Farsightedness or hyperopia, occurs when light entering the eye focuses behind the retina, instead of directly on it. This is caused by a cornea that is flatter, or an eye that is shorter, than a normal eye. Farsighted people usually have trouble seeing up close, but may also have difficulty seeing far away as well.
Young people with mild to moderate hyperopia are often able to see clearly because their natural lens can adjust, or accommodate to increase the eye's focusing ability. However, as the eye gradually loses the ability to accommodate (beginning at about 40 years of age), blurred vision from hyperopia often becomes more apparent.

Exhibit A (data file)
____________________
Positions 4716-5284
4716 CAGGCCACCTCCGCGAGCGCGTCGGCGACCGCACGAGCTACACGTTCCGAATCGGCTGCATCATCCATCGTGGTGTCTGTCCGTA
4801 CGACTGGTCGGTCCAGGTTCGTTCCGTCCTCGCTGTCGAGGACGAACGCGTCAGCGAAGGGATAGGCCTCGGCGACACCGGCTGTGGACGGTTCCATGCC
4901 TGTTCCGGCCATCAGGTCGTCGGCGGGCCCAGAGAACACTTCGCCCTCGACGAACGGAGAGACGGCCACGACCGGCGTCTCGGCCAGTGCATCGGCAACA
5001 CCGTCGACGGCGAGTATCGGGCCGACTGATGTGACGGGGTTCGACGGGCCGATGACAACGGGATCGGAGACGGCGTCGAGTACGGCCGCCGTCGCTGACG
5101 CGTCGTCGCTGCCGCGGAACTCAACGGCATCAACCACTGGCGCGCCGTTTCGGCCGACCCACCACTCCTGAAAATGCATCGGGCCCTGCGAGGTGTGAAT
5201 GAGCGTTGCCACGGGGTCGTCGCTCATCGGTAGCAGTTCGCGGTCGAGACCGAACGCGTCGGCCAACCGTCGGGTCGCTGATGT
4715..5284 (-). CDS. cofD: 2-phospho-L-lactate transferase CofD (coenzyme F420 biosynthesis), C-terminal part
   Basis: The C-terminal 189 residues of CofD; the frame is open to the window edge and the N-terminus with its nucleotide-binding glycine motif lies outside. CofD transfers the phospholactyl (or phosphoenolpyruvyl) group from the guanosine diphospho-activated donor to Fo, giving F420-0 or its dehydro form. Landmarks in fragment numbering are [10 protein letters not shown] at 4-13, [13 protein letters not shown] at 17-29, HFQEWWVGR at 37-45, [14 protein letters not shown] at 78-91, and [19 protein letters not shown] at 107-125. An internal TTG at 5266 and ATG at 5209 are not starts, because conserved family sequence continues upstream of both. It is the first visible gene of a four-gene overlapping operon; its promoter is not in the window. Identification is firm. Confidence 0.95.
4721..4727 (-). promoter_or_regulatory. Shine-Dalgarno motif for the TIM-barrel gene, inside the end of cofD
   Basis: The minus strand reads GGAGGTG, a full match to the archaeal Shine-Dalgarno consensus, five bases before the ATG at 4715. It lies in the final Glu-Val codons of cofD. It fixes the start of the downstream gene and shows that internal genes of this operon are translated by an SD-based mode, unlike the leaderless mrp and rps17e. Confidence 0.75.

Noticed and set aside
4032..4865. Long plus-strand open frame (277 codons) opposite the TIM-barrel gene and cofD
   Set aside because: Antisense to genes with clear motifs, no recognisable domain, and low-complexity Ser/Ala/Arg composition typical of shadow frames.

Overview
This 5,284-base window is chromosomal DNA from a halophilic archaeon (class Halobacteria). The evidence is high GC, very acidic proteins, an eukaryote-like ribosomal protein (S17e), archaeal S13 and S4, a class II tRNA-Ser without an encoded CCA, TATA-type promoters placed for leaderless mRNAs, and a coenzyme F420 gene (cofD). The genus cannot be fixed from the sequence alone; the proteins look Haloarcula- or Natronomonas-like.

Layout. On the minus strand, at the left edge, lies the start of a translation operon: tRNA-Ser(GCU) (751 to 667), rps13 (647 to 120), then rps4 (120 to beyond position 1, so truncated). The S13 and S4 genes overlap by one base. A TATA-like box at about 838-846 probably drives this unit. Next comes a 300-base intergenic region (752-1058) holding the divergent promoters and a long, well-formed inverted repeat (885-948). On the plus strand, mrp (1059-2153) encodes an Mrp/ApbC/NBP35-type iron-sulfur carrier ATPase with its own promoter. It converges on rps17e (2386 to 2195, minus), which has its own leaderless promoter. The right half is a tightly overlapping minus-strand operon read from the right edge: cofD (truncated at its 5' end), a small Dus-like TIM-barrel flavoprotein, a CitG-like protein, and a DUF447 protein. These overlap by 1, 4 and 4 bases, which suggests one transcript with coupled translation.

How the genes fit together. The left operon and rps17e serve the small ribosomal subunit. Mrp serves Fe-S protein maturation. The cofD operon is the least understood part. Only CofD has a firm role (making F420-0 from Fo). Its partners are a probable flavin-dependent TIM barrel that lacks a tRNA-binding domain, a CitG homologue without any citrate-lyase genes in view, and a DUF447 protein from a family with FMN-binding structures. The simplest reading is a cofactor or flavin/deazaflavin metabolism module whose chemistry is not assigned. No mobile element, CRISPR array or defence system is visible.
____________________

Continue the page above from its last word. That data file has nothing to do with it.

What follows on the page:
Signs and Symptoms
• Difficulty seeing up close
• Blurred distance vision (occurs with higher amounts of hyperopia)
• Eye fatigue when reading
• Eye strain (headaches, pulling sensation, burning)
• Crossed eyes in children